Regarding herbs


Growing stuff / Tuesday, March 6th, 2018

It’s a good time of year to talk about herbs. The earth is awaking, but in Meadville, Pennsylvania, we still have another month of winter. This is what I tell myself each year, that winter lasts through March – so that I’m not so upset when the snow keeps coming.

In my husband’s rubber boots, I walk through the crunchy-wet snow to check how things are growing. Brave and hardy, new-sprung leaves are poking through the ice. I always worry about them, and wish I could tuck them up warm. They need another mama while the earth pulls her nasty pranks on them and leaves them to shiver.

I love all the things I grow, but I love my herb garden best of all. I could live there, petting and breathing.

Here is a picture-list of the herbs I grow, with notes about what I’ve learned about them. This post is for gardeners, and those who are hungry for the sight of something green.

Basil – annual

I’ve had the hardest time growing basil, though it’s supposed to be so easy. I always start it indoors, but it doesn’t like being transplanted. Last year I finally coaxed a mature outdoor plant along to the seed stage. I shook some of its seeds into the soil last fall, and I saved more of them. I hope it will reseed and start again in the spring.

Bee balm – perennial

I haven’t found any practical uses for bee balm, but I love its showy red flowers. They look like roosters on stems.

Catmint – perennial if left alone

I’m not sure if the winter or the kitties killed this poor baby a year ago. I need to buy a new one in the spring. My cats LOVE this herb. I once saw my cat rolling around in the mulch of the herb bed, sniffing and rubbing her face. I went over to look and found, where I’d thought the catmint already dead, a tiny one-inch shoot that she was rubbing into the ground. Silly kitty.

German Chamomile – self-seeding annual

Such a dainty herb, like an old-fashioned girl in petticoats. I gave up on my chamomile returning last spring and bought another plant, but then, late in spring, I noticed the darlingest little fronds poking up around the old planting site. I guess they just needed more thyme.

Chives – perennial

Cilantro – self-seeding annual

How do you keep cilantro from going to seed so fast? If you cut it all off, does that help? Mine always bolts. But once you have cilantro growing in your garden, you will have cilantro till you die. It self-seeds prodigiously. It’s also easy to save seeds to share with a friend.

Dill – self-seeding annual

Here’s another herb that doesn’t like being transplanted. I almost gave up on growing dill, but finally a scattering of seeds in spring yielded tender plants that grew to maturity. Now that they’ve begun self-seeding in my garden, I hope I’m set forever. Plants just know when to drop their jewels, and when to start those new seeds sprouting in spring. They have a natural system I can’t replicate artificially.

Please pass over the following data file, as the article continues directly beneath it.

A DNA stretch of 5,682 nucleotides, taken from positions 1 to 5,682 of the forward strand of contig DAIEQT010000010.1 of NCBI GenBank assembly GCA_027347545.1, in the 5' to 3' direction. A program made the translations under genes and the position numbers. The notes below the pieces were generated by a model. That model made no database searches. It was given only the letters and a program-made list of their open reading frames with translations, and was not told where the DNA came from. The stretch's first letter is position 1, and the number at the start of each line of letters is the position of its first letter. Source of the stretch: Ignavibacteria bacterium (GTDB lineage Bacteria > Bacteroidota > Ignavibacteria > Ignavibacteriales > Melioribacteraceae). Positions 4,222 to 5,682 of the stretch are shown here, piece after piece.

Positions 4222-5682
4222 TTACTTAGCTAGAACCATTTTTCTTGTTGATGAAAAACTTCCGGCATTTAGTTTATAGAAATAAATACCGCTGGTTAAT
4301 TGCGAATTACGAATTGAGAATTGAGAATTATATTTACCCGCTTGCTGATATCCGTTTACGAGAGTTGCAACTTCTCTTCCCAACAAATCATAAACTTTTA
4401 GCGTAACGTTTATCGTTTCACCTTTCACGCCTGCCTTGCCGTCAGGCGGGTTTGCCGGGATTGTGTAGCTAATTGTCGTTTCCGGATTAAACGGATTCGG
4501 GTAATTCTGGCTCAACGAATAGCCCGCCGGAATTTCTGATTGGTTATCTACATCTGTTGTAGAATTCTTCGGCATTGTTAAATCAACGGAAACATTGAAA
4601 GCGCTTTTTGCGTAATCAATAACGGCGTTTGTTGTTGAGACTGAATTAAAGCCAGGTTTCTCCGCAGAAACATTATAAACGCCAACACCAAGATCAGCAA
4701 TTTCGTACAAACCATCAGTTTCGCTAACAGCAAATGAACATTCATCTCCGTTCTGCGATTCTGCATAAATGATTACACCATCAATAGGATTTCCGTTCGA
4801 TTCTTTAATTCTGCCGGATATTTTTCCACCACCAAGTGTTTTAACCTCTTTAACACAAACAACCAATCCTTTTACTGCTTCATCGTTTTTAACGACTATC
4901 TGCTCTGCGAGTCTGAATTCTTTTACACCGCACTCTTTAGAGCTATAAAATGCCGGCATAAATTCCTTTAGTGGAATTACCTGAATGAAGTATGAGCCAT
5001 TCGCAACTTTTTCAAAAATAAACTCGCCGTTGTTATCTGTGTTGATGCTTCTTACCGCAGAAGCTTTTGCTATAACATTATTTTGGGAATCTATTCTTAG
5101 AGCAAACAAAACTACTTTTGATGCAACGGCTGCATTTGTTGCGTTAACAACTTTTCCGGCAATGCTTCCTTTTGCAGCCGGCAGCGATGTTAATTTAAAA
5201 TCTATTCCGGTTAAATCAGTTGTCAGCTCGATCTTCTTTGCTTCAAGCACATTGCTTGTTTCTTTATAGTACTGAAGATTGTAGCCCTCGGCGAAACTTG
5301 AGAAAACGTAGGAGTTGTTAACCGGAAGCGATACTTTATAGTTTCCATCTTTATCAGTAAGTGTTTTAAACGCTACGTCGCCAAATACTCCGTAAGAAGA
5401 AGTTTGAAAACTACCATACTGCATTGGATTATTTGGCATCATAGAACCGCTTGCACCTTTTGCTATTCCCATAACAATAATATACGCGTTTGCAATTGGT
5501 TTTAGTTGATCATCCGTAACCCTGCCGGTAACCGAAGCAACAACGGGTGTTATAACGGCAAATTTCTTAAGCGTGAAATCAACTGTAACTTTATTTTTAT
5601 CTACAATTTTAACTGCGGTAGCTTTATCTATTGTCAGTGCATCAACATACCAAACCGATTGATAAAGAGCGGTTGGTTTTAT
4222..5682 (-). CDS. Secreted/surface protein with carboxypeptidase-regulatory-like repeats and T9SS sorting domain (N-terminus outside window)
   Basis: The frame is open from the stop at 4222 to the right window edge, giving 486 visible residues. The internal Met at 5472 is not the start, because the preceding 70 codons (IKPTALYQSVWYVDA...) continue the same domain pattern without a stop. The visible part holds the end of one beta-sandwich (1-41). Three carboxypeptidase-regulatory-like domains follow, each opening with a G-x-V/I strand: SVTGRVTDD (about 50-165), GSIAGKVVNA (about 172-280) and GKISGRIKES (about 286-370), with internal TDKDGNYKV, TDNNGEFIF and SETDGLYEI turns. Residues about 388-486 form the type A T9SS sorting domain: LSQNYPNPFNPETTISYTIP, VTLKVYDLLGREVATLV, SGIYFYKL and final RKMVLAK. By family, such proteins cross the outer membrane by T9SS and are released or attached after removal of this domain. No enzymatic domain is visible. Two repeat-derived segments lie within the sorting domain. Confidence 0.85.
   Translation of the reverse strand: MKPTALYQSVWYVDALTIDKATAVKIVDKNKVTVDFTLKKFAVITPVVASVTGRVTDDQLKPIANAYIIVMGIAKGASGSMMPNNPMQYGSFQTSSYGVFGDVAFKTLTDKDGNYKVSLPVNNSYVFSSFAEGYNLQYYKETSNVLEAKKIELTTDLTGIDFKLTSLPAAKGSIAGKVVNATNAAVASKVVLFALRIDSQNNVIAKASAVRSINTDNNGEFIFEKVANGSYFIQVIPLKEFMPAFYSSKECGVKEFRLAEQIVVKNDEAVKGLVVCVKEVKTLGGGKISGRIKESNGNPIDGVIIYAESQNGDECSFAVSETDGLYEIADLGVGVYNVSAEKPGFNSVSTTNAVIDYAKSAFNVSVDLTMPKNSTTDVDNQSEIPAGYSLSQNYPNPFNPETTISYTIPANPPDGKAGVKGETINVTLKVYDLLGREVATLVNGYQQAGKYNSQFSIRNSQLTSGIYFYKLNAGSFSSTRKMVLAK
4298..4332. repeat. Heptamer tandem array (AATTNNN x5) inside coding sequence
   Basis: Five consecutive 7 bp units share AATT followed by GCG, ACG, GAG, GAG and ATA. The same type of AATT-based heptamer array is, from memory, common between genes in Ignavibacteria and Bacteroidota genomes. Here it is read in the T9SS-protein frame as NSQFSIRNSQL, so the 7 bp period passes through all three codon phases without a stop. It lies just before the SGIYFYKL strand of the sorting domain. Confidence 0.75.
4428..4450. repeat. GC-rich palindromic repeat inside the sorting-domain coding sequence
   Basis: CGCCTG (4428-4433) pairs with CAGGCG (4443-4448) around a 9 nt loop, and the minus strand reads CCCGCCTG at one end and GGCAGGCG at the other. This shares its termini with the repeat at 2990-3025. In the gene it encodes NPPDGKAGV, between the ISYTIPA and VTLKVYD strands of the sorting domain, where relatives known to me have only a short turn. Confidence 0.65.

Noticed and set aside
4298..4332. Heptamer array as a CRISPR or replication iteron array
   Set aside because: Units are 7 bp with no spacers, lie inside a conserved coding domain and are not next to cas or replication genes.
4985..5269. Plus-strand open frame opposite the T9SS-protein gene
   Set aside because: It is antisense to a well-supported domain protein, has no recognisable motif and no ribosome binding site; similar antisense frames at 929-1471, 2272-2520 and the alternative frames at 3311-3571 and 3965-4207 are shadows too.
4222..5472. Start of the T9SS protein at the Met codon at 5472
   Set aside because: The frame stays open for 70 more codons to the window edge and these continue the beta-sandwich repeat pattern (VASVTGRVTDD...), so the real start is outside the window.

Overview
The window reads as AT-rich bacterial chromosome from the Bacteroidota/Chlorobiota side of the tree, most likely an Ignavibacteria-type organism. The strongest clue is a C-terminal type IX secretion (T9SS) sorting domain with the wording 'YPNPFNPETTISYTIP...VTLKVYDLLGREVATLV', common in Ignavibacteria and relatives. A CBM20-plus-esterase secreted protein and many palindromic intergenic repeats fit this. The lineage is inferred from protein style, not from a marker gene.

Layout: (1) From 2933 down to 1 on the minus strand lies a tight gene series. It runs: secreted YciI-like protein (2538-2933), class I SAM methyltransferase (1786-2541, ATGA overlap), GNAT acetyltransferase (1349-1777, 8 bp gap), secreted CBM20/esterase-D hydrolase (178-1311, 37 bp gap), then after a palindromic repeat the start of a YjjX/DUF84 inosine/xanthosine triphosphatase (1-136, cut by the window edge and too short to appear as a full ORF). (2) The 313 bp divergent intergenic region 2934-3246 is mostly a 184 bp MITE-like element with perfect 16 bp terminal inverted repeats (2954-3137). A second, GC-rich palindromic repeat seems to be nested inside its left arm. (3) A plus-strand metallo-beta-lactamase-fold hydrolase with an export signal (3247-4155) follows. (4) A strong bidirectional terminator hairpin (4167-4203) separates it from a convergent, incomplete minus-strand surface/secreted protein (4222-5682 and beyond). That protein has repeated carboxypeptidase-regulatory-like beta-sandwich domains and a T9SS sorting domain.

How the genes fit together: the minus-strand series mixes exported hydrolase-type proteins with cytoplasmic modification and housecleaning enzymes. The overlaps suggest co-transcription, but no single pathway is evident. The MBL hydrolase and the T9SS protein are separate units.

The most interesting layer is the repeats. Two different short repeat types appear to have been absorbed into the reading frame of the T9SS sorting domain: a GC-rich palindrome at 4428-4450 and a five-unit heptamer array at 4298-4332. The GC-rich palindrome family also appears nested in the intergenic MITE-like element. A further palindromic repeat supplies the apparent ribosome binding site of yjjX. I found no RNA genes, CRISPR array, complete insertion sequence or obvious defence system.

Echinacea – perennial

Also known as purple coneflower, this tall beauty spreads and brings me joy. It makes lovely, long-lasting cut flower arrangements (bottom right of photo).

Lavender – perennial

Lavender is my favorite scent of all my herbs. It makes lovely dried bundles to hang in your house. These plants have been slow to take off for me, but I grow both white and purple.

Lemon balm – perennial

Lemon balm spreads like the chickens, as my brother would say, requiring aggressive action to keep it contained. (Good grief. I guess the chickens are following the roosters into this post.)

Lemongrass – perennial

Here’s a new one I tried last year. I like to chew the grass blades; they’re so lemony it’s startling.

Lovage – perennial

Tastes like a cross between parsley and celery, only stronger. Good for soup.

Mint – perennial

I grow spearmint and peppermint, and I like to mix them for iced tea.

Oregano – perennial

I have a good regular oregano that I like to use in cooking, and I also grow golden oregano, of the pretty yellow leaves. I’ve tried barbecue oregano too, but lost it (I mean really lost it – How does that happen? I forget where I planted it).

Parsley – biennial

Parsley is another prolific producer. Biennial means that it will return a second year, but go straight to seed, to self-seed and start a whole crop of baby parsleys the next year. I keep alternating patches going, so that while one patch is going to seed, the other is in its year of peak production, and the next year the opposite.

It looks like Queen Anne’s Lace when it goes to seed.

Rosemary – fragile perennial

I’m so delighted: this is the first year that I babied a rosemary plant through the winter! I’ve tried everything I could think of to insulate it from the weather, but our winters are hard here, and each year I’ve seen it die. In 2017, I planted it directly in my hot bed, keeping it open for the summer but covered by that mini-greenhouse all winter. It’s still green and growing now! I’m cherishing hope that by the time it outgrows the hotbed, it will have the hardiness of several years’ worth of roots and thick trunks to keep it alive. We’ll see!

Sage – perennial in most varieties

I grow Bethlehem sage (not really an herb, just pretty), regular sage, tricolor sage, and Russian sage. I tried pineapple sage once, and it grew so big and smelled so nice; but I was sorry to find out the next year (when it didn’t come back again: ding-dong bell!) that that variety is only an annual. Bummer.